The Federal Trade Commission (FTC) has sued Agora Financial, LLC alleging it scammed seniors into buying books, newsletters and other publications that falsely claimed a cure for type 2 diabetes. They also are accused of perpetrating a scam related to a non-existent government affiliated check program. According to Andrew Smith, the FTC’s Director of the Bureau of Consumer Protection, Agora, “stole money from older adults with lies about having a cure for diabetes and a way to get thousands of dollars in government checks. One of their publications, “The Doctor’s Guide to Reversing Diabetes in 28 days” claimed to provide a cure for type 2 diabetes totally unsupported by scientific evidence. The Doctor’s Guide sold for $249. In addition, Agora also promoted a newsletter entitled “Lifetime Income Report” and a book entitled “Congress’ Secret $1.17 Trillion Giveaway” that promoted a phony, non-existent government program which Agora promised would enable consumers to receive thousands of dollars. Consumers obtaining the worthless book automatically became subscribers to the “Lifetime Income Report” for $99 per year.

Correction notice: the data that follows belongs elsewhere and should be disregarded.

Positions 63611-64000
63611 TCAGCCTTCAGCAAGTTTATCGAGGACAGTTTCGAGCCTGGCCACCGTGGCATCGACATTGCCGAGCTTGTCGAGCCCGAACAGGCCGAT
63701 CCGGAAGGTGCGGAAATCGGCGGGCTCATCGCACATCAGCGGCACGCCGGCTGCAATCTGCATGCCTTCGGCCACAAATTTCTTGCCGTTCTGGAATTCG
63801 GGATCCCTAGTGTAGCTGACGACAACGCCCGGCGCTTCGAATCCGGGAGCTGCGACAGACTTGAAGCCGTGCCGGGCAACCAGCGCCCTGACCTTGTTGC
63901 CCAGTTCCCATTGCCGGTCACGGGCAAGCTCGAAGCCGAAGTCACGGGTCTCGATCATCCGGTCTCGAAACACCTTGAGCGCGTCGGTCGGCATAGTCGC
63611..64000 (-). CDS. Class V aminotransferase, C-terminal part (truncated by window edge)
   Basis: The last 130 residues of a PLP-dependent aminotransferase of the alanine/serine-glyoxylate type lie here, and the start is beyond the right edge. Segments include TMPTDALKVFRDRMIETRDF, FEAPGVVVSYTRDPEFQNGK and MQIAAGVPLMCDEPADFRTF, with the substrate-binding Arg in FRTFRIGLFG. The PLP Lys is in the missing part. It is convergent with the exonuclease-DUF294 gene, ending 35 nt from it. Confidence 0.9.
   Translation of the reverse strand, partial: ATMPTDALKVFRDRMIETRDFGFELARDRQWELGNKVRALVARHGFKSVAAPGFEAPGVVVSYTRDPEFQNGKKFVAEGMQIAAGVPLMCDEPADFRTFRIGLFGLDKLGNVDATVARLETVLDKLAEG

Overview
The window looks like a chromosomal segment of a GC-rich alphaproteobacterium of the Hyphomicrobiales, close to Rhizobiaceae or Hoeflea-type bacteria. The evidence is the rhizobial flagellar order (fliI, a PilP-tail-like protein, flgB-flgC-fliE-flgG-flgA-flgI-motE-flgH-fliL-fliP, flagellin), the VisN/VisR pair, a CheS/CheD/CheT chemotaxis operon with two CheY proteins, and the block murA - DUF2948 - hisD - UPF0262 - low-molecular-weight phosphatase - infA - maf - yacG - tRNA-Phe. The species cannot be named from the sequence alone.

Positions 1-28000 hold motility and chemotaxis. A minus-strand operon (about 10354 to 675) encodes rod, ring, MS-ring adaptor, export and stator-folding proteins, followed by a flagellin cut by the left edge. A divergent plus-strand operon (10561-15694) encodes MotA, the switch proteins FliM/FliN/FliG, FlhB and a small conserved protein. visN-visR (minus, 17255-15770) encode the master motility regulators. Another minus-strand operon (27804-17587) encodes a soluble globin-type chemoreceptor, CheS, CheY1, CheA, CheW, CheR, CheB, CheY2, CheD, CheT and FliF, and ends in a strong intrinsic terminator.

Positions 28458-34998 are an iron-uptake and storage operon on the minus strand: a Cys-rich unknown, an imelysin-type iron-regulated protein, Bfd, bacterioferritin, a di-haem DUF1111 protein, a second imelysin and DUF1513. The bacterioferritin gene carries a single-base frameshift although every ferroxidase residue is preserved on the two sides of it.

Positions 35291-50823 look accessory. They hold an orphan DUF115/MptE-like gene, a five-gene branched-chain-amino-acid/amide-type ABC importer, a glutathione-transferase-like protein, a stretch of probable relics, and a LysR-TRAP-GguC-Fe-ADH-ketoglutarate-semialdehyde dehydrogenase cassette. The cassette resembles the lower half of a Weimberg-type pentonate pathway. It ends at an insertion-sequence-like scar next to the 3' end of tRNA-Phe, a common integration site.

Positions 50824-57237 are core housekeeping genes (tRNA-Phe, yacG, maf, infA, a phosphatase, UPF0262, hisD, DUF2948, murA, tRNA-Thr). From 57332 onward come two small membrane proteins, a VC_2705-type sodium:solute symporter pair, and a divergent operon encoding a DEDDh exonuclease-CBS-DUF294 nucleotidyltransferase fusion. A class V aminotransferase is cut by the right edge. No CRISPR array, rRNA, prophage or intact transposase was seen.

As for all health related products whether they offer a cure for diabetes or even weight loss, the truth is that you should always be wary of programs or products that promise miraculous health benefits. Check with your physician before considering any of these programs or products. As for weight loss products which are the source of many scams, there are no quick fixes when it comes to weight loss and you should be wary of any product that promises you can lose tremendous amounts of weight quickly without dieting or exercise. You should also be wary of any weight loss product that is sold exclusively either over the Internet or through mail-order advertisements. The best course of action is to ask your physician about the effectiveness of a particular weight loss product or program before you reduce your wallet in an effort to reduce your waistline.
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